Low Vitamin D: A Global Concern

Recent studies suggest that vitamin D is much more important in fighting off disease than previously thought. Being deficient in this vitamin puts one at risk of diseases such as cancer, osteoporosis, and multiple sclerosis. Chances are that if you live in a northerly geographic region you do not get enough vitamin D. Persons who live a rather sedentary lifestyle and do not get outside for at least a 15-minute daily walk in the sun are in the same position. Latinos, African-Americans and others with dark skin tend to have much lower levels of vitamin D, as do people who are overweight or obese. All around the world millions of persons suffer from vitamin D deficiency. This phenomenon is so common that it affects persons on every continent, of all ethnic groups, and across all ages. Some surveys suggest that perhaps half of the world’s population has inadequate blood levels of vitamin D. Sadly, physicians, even in industrialized countries, are seeing the resurgence of rickets, the bone-weakening disease that had been largely eradicated through vitamin D fortification.

As with most research findings, there is plenty of debate. Indeed, as opposed to what many people think, there are few certainties in science; its nature is to be open to criticism, discussion, and revision. The Institute of Medicine (IOM) released a report in November 2010 which recommends a daily vitamin D intake of 600 IU per day, for people ages 1 to 70, and 800 IU, for people over age 70—the report referred to persons living in the U.S. and Canada. The report also recognized the safety of vitamin D by increasing the upper limit from 2,000 to 4,000 IU per day, and acknowledged that even at 4,000 IU per day, there was no good evidence of harm.

Some in the scientific community believe the new guidelines are too conservative about the intake, and that they do not give due consideration to the latest findings about vitamin D and health. They contend that the new guidelines are not enough to prevent chronic disease, and they are not sufficient to help those who have problems with their bones. This is an important debate, and in order to understand it better it is necessary to know the origins of vitamin D and how it functions in the human body.

Vitamin D Sources and Function

Our body makes vitamin D and it is also a nutrient we eat. The body produces vitamin D from cholesterol, which itself is triggered by sun lighting on the skin. Yet many persons do not make enough vitamin D from the sun, persons with darker skin, those who are overweight, and persons who use products that block sunlight being among them. Correctly applied sunscreen reduces our ability to absorb vitamin D by more than 90 percent.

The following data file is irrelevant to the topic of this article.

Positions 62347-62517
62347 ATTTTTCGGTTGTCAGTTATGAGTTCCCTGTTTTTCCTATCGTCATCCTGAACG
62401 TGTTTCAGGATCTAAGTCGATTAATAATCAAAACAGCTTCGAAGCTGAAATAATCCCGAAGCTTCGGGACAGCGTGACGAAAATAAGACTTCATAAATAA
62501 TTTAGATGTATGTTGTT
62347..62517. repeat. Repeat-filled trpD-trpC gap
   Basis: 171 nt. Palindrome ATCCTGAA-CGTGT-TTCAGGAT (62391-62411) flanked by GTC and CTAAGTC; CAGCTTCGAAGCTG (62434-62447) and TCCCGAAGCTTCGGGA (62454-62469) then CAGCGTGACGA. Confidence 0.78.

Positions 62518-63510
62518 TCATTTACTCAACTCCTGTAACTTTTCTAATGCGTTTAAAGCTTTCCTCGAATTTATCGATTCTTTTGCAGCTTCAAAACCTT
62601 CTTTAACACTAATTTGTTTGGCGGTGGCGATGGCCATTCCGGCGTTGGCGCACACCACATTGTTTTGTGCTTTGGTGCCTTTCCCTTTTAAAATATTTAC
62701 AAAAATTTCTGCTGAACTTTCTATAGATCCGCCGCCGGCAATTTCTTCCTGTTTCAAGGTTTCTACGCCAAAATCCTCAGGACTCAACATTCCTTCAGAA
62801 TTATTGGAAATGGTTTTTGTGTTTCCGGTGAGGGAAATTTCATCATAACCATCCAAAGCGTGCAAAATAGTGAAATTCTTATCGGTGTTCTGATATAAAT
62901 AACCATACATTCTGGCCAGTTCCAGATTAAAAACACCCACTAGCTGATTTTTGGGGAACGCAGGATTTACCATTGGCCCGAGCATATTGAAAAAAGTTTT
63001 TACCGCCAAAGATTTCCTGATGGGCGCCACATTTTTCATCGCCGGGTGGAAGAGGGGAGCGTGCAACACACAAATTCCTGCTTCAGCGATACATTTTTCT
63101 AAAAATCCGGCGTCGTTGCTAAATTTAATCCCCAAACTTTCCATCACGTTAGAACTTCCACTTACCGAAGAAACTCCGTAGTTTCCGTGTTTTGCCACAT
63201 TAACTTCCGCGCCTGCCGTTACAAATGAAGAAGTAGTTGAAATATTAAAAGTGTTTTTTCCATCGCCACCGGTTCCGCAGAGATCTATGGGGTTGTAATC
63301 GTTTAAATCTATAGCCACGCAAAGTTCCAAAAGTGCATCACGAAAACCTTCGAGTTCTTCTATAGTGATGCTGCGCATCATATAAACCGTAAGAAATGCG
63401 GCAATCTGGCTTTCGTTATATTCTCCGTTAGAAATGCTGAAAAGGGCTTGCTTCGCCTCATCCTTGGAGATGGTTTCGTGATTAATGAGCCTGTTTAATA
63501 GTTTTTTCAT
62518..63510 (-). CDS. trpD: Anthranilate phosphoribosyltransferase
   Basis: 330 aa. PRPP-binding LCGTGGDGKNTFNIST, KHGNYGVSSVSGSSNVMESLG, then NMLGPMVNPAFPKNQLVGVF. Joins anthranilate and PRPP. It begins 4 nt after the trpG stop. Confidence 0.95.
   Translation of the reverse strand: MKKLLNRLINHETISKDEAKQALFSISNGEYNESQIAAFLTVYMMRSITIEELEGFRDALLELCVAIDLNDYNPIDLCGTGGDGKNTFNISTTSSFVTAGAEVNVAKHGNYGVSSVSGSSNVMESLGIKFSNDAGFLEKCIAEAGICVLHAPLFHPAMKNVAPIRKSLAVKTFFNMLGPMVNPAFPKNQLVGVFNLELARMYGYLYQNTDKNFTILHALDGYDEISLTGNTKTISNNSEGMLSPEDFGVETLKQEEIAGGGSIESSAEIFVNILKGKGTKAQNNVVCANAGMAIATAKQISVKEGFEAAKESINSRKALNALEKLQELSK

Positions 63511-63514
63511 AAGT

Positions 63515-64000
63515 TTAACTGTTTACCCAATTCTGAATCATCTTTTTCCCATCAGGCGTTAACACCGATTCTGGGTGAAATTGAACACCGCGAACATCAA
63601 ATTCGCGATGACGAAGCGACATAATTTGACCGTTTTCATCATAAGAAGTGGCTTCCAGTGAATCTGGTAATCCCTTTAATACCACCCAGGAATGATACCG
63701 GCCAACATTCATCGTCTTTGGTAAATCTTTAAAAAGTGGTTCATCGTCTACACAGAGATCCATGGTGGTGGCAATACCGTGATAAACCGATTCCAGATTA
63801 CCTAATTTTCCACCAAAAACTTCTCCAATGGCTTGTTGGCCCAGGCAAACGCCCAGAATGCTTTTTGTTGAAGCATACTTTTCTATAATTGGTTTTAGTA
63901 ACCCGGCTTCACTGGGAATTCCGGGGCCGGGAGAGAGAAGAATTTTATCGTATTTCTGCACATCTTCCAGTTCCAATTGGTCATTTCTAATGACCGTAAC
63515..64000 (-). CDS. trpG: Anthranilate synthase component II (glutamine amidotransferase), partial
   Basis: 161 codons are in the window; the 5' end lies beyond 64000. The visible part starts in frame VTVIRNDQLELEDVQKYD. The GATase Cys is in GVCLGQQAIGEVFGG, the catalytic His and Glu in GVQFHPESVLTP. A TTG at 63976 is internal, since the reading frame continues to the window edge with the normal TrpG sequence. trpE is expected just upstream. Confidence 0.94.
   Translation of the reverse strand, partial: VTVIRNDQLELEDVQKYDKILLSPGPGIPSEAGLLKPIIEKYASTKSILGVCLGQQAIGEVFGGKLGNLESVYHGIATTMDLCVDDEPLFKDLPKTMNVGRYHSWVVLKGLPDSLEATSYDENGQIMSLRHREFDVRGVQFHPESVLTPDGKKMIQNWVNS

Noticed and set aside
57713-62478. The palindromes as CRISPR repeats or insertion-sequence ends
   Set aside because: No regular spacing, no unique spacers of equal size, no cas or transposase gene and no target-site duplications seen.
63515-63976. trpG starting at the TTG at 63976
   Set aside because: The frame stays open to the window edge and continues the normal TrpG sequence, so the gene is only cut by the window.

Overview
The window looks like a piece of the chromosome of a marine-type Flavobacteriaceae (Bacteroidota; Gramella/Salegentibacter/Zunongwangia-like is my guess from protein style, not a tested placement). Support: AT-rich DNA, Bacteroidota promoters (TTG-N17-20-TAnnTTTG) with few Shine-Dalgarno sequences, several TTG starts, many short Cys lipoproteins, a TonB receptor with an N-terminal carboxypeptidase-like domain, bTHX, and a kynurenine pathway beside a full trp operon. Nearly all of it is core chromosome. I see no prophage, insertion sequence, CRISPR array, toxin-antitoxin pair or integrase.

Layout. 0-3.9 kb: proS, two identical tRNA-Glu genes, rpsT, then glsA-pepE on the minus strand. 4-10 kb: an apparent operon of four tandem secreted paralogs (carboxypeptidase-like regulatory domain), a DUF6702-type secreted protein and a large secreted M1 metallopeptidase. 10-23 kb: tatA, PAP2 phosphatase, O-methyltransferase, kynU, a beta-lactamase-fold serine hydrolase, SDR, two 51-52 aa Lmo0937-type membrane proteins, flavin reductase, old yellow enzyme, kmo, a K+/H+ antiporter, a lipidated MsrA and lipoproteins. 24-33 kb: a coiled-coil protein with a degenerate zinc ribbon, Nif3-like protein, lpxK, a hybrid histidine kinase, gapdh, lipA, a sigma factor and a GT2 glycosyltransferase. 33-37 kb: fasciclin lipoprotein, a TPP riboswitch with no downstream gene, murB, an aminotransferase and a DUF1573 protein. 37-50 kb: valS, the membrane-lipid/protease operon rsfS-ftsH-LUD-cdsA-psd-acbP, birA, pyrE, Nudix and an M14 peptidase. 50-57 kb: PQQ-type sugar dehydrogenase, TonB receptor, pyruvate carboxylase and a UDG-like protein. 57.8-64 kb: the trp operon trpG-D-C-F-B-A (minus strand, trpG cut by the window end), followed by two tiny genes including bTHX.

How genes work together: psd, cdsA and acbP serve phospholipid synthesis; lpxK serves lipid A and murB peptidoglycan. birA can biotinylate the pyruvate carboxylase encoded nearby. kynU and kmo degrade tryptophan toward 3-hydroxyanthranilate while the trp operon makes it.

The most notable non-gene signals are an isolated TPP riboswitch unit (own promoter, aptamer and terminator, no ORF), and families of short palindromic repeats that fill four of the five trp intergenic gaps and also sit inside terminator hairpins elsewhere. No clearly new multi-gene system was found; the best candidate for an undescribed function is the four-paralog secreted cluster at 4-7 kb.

To be sure, not all sunlight is of the same quality and intensity: The sun’s ultraviolet B (UVB) rays—the so-called “tanning” rays, and the rays that trigger the skin to produce vitamin D—are stronger near the equator and weaker at higher latitudes. Indeed, persons who live in places prone to considerable cloudiness and rain can suffer from vitamin D deficiency. The other way we get vitamin D is to eat food that contains a lot of it. However, few foods are naturally rich in vitamin D, so the biggest dietary sources of vitamin D are fortified foods and vitamins supplements.

Vitamin D helps the body absorb and retains calcium and phosphorus, which are critical elements for building bone. Laboratory studies show that vitamin D can reduce cancer cell growth, can increase muscle strength, and can help control infections. There may yet be other functions for vitamin D, and scientists continue to explore the many other uses for this important substance.

New Vitamin D Research: Beyond Building Bones

Vitamin D research has proved to be of considerable fecundity. Although there have been many reports issued over the years, there are only a few that offer enough evidence to constitute a clear medical breakthrough. Here we provide the more promising areas of vitamin D research, highlighting the complex role of vitamin D in disease prevention—and the many unanswered questions that remain.

Vitamin D and Bone and Muscle Strength

A number of random trials have shown that high doses of vitamin D supplements help reduce bone fractures. A summary of the evidence comes from a combined analysis of 12 fracture prevention trials that included more than 40,000 elderly people, most of them women. Researchers found that high intakes of vitamin D supplements—of about 800 IU per day—reduced hip and non-spine fractures by over 20 percent, while lower intakes (400 IU or less) failed to offer any fracture prevention benefit.

It has been shown that vitamin D may also help increase muscle strength, which can help prevent elderly persons from falling, a common problem that leads to increased rates of disability and death among them. A combined meta-analysis found that taking 700 to 1,000 IU of vitamin D per day lowered the risk of falls by 19 percent; the combined studies also show that taking 200 to 600 IU per day offered no such protection. Based on this data, the International Osteoporosis Foundation recommends that adults over age 60 maintain vitamin D blood levels of 30ng/ml. This means that most people will need vitamin D supplements of at least 800 to 1,000 IU per day, and possibly higher, to reach these levels.

Vitamin D and Heart Disease

The heart, as a skeletal muscle, is a receptor of vitamin D. A number of studies have found that lack of vitamin D is linked to heart disease. The Health Professional Follow-Up Study observed the vitamin D blood levels in nearly 50,000 men who were healthy. They followed the same group for 10 years and found that men who were low in vitamin D were twice as likely to have a heart attack as men who had adequate levels of vitamin D. Other studies have linked low vitamin D levels to an increased of heart failure, sudden cardiac death, stroke, overall cardiovascular disease, and cardiovascular death. There is some evidence that vitamin D plays a vital role in controlling blood pressure and preventing artery damage. This goes some ways in explaining the findings above. However, more research is needed before a sounder conclusion can be made.

Vitamin D and Cancer